And lets not kid ourselves. A skinny (or underweight) person who isn't flexible (which is common, they tend to rigid bodies), also cannot easily put on their socks or play with their children. They are also prone to illnesses of the digestive system, among others, such as IBS -- it's not just a disease that 'fat people' experience.

    so, their weight is not an indication of health.

    ultimately, the person should be healthy.

    ---

    and griff, you if you want some exercises or movements that will promote health without sweating (though it might promote some muscle discomfort early on as your muscles adapt), i'd be happy to put together a sequence for you. And you can give me feedback. If it makes you sweat too much, let me know. I only offer this to promote overall health (as I see it), and not to help you loose weight. It would just make all of your normal movements easier and more comfortable over time.

  4. #104
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    Quote Originally Posted by Heidi View Post
    Did I miss a post in this thread where someone said that primal means following a half-assed diet? What does this have to do with being obese while primal?
    i believe he was alluding to the point that being obese is an unhealthy lifestyle much the same as doing drugs, smoking etc. losing weight and or getting into shape IS a big part of the primal lifestyle, just eating primal foods (the butter) does not make one primal. thats my take on it at least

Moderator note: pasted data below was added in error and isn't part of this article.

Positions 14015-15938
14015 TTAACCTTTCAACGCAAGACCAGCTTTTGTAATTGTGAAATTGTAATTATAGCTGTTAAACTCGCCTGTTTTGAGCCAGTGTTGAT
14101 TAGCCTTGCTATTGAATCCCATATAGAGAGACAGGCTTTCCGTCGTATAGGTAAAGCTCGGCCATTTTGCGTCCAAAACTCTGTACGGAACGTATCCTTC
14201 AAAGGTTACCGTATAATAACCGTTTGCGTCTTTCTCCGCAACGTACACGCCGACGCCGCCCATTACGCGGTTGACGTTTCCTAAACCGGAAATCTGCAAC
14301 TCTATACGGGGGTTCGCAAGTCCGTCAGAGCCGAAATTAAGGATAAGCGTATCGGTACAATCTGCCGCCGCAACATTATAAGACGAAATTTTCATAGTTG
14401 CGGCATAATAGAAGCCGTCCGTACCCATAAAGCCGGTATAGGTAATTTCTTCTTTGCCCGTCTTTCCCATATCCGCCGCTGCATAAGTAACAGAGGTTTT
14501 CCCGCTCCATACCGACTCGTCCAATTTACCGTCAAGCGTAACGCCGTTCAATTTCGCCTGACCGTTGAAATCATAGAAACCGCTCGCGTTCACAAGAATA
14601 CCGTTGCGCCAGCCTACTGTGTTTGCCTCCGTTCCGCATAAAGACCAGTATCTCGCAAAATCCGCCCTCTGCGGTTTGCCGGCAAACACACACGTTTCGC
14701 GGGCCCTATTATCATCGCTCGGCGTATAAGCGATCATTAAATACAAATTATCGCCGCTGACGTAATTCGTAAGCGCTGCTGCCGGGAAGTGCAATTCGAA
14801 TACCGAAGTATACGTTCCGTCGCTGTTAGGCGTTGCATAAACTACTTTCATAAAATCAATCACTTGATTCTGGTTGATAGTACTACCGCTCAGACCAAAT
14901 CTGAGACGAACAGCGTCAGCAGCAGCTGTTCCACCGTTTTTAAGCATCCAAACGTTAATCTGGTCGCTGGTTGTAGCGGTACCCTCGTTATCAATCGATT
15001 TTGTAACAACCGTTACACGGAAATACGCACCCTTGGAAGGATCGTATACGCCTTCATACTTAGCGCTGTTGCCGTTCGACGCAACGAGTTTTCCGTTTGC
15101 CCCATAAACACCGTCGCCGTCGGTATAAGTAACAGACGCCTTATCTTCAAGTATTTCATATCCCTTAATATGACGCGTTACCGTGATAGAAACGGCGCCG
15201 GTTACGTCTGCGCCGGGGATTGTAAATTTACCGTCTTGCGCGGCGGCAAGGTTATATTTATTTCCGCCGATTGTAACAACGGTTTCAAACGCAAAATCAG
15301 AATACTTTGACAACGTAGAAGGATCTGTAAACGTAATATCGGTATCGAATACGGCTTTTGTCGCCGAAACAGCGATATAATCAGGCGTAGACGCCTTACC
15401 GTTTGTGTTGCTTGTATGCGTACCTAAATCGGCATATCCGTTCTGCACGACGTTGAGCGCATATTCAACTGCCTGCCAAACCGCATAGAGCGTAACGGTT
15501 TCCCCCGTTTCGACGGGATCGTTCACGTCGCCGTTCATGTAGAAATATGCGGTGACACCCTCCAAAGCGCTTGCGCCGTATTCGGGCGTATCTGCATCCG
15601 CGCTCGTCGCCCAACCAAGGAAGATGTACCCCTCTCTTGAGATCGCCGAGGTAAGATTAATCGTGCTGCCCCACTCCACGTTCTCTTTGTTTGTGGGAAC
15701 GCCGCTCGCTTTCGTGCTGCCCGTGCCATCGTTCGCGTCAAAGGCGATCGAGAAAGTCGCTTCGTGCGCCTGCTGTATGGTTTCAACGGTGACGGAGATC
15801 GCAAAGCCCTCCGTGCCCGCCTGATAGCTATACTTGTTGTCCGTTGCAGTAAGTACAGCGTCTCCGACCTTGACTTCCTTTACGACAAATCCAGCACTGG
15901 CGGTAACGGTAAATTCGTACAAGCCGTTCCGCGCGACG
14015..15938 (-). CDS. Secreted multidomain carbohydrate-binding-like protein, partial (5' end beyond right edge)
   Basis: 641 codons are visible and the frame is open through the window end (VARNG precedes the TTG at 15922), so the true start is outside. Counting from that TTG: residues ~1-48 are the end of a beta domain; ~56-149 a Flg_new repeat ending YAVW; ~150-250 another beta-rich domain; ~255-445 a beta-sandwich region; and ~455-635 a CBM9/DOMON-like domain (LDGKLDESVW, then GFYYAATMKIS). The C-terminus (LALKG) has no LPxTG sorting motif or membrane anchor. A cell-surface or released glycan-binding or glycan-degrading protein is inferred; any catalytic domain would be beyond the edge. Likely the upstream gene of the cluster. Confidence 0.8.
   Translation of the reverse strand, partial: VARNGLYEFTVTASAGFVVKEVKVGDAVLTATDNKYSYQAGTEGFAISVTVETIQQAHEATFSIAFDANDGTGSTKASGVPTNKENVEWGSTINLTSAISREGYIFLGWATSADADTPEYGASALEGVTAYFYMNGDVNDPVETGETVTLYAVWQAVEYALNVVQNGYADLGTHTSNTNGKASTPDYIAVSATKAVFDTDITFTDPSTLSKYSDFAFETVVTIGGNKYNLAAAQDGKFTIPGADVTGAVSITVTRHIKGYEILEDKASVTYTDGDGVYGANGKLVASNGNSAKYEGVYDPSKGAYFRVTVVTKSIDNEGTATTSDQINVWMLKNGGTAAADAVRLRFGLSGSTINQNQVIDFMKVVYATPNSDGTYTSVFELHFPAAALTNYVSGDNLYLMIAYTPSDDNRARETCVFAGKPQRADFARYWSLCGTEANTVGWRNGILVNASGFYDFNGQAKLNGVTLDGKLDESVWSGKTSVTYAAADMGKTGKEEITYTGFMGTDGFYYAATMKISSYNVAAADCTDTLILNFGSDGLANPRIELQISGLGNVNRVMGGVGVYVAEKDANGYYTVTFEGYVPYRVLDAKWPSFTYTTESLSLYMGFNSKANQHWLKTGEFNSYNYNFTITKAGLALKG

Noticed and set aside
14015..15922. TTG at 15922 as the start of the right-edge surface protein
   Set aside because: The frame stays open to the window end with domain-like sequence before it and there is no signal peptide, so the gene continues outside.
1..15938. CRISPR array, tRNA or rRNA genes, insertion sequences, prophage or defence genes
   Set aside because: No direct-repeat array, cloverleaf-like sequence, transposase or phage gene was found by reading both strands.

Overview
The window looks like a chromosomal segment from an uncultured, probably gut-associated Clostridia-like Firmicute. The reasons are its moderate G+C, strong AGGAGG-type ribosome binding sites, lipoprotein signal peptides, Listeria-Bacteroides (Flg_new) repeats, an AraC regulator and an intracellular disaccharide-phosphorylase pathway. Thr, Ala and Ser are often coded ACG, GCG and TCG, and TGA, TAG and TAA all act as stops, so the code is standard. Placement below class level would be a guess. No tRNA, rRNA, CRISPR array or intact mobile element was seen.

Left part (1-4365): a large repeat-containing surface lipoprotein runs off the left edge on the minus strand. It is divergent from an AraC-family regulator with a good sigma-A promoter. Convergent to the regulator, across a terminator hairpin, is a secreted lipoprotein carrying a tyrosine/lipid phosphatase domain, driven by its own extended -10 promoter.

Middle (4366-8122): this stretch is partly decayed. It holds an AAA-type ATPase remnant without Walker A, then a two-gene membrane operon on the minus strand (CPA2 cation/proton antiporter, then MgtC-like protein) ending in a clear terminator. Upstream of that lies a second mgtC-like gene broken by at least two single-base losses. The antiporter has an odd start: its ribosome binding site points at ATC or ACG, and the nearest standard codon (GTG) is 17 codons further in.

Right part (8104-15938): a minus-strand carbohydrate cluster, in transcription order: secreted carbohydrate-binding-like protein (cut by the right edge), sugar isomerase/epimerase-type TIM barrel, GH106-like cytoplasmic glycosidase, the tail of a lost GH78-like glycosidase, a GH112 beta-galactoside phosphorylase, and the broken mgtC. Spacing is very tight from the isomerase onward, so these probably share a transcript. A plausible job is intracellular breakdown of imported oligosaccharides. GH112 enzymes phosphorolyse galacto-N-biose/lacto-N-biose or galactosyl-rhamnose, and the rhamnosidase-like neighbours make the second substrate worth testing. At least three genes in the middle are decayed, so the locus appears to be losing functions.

5. #105
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    Quote Originally Posted by Daemonized View Post
    I actually agree with Griff on this one. Griff doesn't need to lose any weight if that's his choice. If he's comfortable and happy where he is then more power to him. My point of view is totally different from his. I value muscles and being lean personally. I don't really need to gain muscle or stay lean either, but that' what I want to do and that's what I will do. Even though from his perspective I'm one of the muscle obsessed meat heads I respect his right to live his life the way he chooses.
    We are here to support one another no matter what. If one person doesn't like it, so be it.
    Georgette

  6. #106
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    I think that griff also gets adequate rest, adequate play, and movement that suits his particular goals and desires. I think that qualifies as "primal."

  7. #107
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    Quote Originally Posted by Owly View Post
    Actually, defining what one means by "fat" is important. To some people, I might be fat. I wear a Canadian size 8, which to some in the high fashion world would make me a "plus-size" model desite being significantly smaller than the North American average. To other people I know, that makes me enviably thin. According to the BMI scale, my partner is obese, but according to his 8-9% body fat measurement and his waist size, he's quite lean at his 245 pounds. In most medical literature, anyone over BMI 25 is considered fat, but that's not fat enough to be associated with weight-related health conditions. When you are talking about issues related to science and health, being specific is very important.